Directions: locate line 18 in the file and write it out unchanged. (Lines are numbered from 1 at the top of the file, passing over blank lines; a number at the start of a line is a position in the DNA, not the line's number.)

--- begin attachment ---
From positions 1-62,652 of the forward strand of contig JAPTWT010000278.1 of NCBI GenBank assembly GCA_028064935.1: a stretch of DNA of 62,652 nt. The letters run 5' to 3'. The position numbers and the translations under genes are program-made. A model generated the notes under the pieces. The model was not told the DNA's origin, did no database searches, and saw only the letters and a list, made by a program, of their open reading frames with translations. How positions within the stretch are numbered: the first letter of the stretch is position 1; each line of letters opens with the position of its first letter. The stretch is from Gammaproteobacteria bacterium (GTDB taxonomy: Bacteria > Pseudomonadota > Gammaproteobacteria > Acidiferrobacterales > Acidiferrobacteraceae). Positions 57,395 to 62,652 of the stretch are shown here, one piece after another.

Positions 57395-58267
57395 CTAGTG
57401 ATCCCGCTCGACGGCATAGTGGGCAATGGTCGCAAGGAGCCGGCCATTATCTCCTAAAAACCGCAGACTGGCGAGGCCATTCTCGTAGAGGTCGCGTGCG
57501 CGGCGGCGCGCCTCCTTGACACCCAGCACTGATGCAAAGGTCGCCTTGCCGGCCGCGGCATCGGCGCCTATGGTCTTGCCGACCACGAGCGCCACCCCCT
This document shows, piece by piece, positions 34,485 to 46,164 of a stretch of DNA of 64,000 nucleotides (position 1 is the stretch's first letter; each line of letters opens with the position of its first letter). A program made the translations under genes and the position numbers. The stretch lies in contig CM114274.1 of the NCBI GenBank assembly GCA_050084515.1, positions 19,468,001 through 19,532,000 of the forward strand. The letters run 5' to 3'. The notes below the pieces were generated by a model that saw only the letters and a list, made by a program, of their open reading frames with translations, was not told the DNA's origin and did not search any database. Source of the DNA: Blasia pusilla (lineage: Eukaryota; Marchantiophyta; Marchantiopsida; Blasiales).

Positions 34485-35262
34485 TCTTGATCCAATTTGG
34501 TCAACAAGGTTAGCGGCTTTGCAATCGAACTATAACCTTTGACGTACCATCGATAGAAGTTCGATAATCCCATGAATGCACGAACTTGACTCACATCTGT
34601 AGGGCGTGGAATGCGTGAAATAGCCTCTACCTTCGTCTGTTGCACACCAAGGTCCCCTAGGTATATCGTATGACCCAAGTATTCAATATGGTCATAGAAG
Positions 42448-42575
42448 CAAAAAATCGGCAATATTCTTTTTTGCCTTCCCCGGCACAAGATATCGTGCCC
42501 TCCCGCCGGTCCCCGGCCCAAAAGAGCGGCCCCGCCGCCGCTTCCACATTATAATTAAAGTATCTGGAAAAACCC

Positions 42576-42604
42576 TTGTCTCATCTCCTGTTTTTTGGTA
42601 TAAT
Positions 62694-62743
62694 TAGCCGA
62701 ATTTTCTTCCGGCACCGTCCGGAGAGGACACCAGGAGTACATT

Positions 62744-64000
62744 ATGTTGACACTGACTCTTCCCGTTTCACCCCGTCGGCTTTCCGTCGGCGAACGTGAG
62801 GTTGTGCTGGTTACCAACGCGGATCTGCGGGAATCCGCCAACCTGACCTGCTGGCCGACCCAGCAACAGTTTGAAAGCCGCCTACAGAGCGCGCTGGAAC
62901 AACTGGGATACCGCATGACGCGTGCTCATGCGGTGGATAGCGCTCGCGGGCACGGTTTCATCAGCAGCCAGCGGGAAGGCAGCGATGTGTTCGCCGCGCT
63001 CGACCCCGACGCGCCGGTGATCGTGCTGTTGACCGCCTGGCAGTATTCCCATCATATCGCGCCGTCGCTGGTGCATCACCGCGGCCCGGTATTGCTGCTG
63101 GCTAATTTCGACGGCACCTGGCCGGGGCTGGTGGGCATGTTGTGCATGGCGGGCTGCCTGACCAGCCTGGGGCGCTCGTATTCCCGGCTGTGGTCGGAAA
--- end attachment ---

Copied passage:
62694 TAGCCGA